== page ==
CHRT Press Release

August 3, 2010

Chronic Conditions Equal High Expenditures in Michigan

Center for Healthcare Research & Transformation brief shows cost burden can be eased with better prevention and management

Contact:
Patty McCarthy (313) 882-9200, patty@prmccarthy.com
Debbie Reinheimer (248) 227-3667, debbie@reinheimerpr.com

ANN ARBOR, MI – Chronic conditions, such as asthma, diabetes, and coronary artery disease, are attacking our wallets in Michigan. According to a new issue brief from the Center for Healthcare Research and Transformation (CHRT), average annual spending for someone with a chronic condition can cost from $3,785 to $38,270 more than someone with no chronic condition.

Chronic conditions are also disproportionally costly. Data from Blue Cross Blue Shield of Michigan showed that the 35% of its patients with at least one chronic condition accounted for more than 64% of its total spending.

Not only are chronic conditions expensive, but personal health risk factors such as smoking and obesity have been shown to contribute to many of these conditions. At 20.5%, Michigan’s smoking rate is higher than the national average of 18.4 percent, and accounted for $3.3 billion in smoking-related health care expenditures.

“This study offers us a credible early warning system. We must work together, at a community level, to reduce drivers of chronic disease,” says Marianne Udow-Philips, director of CHRT. “When we reduce the incidence of chronic disease, we improve the health of the population.”

Udow points to the Affordable Care Act, where there are dollars tagged for public health improvement. “We can work together in Michigan to use these funds toward strategies that have been proven to work,” she says.

Michigan is not alone in carrying the burden of chronic conditions. According to the U.S. Department of Health and Human Services, chronic diseases such as heart disease, cancer, stroke and diabetes, are responsible for 7 out of 10 deaths annually in the U.S., and account for 75 percent of the nation’s health spending.

Highlights of findings include:

  • Spending for patients with no chronic conditions averaged $2,788 per year, while spending for patients with three or more chronic conditions averaged $27,763 per year.
  • Michigan has a higher rate of obesity at 29.5 percent than the U.S. average of 26.7 percent.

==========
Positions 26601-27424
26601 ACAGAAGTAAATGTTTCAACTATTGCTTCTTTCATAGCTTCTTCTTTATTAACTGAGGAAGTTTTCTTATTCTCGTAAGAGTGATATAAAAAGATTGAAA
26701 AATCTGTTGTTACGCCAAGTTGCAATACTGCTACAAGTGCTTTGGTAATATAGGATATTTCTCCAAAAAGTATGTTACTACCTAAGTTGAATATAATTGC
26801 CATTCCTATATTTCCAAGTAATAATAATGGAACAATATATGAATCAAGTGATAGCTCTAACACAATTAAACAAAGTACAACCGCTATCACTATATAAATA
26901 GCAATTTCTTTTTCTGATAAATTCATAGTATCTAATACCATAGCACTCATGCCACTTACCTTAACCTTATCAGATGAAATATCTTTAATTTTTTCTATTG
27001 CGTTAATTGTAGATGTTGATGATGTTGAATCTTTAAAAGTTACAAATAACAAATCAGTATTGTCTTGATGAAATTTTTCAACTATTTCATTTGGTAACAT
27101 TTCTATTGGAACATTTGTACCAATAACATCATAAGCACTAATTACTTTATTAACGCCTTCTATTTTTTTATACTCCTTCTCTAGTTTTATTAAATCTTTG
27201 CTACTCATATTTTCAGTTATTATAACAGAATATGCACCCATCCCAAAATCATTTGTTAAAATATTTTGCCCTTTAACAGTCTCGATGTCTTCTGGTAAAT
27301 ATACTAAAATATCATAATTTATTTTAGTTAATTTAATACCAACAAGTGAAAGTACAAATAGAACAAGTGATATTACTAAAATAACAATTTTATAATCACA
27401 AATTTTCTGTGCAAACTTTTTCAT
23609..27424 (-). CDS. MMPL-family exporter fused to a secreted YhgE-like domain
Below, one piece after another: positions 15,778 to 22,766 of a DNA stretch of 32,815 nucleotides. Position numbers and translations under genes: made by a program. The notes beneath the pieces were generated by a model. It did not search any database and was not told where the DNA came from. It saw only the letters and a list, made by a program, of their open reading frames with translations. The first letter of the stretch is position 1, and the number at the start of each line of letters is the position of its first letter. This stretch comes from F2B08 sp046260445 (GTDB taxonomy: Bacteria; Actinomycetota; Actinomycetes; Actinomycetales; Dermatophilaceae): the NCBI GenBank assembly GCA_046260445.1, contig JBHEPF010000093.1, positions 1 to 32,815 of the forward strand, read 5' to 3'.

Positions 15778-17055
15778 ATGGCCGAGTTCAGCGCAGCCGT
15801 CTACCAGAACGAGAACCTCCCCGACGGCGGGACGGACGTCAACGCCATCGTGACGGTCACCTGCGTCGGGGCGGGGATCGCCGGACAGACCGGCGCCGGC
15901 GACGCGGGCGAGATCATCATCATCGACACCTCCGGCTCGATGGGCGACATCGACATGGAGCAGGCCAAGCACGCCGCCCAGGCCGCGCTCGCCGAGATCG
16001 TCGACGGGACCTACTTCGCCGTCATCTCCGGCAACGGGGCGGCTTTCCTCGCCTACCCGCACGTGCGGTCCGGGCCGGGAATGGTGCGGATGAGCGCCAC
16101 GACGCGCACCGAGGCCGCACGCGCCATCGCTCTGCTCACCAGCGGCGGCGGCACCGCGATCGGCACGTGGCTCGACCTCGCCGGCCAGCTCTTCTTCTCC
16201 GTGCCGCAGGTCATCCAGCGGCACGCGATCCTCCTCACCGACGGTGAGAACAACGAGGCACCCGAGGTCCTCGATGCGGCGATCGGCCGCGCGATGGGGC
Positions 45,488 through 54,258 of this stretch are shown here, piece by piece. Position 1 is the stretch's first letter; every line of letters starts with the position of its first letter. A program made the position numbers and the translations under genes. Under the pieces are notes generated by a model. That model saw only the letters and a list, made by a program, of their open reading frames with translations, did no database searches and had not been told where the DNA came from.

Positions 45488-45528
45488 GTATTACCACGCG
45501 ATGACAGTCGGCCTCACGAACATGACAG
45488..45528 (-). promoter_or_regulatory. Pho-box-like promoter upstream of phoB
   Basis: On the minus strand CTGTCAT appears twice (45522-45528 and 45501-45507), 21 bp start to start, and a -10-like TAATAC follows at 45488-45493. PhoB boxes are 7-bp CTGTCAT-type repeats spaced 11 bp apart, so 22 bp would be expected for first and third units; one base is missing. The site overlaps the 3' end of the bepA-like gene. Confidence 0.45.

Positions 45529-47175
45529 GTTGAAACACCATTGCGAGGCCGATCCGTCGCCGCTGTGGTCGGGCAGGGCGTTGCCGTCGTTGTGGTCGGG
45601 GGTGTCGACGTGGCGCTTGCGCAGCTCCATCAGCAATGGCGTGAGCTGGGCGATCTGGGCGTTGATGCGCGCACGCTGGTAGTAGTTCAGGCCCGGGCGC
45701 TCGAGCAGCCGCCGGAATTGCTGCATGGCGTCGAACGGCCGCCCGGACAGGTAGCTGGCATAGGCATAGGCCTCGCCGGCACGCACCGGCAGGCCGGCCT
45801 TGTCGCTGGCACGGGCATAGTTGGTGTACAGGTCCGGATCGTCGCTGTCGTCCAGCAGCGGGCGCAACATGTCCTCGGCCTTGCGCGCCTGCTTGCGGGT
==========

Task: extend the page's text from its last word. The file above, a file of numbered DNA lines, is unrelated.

• In 2008, Michigan was 9th highest in the U.S. on percentage of adults who are obese.

“Community wellbeing will improve, and spending on chronic conditions will decrease, if we partner with patients in their efforts to embrace healthy behaviors and help them manage their chronic conditions,” says David Share, MD, MPH, executive medical director, health care quality at Blue Cross Blue Shield of Michigan.

“At Blue Cross, we have several initiatives in place to support providers’ efforts to do that, such as the Patient-Centered Medical Home program which focuses on chronic care management.”

Udow points to several strategies that have been shown to help manage and reduce chronic disease, such as Michigan’s Smoke Free Air Law that went into effect May 1. At a community level, obesity rates can be lowered by creating walkable communities and by teaching young children to make nutritious food choices.

“We can reduce the barriers to compliance, for example, by lowering copayments for diabetes medications. Let’s make it easier for diabetics to comply with their care plan by making it more affordable to do so,” says Udow.

This issue brief is third in a series of briefs stemming from CHRT’s Price of Care study, a long term, deep dive analysis of the cost drivers of health care in Michigan and the United States.

The Center for Healthcare Research & Transformation sponsors research and public information to promote evidence-based health care delivery, improve population health, and expand access to care. Housed at the University of Michigan, CHRT is a partnership between U-M and Blue Cross Blue Shield of Michigan to test the best ideas for improving the effectiveness and efficiency of the health care system.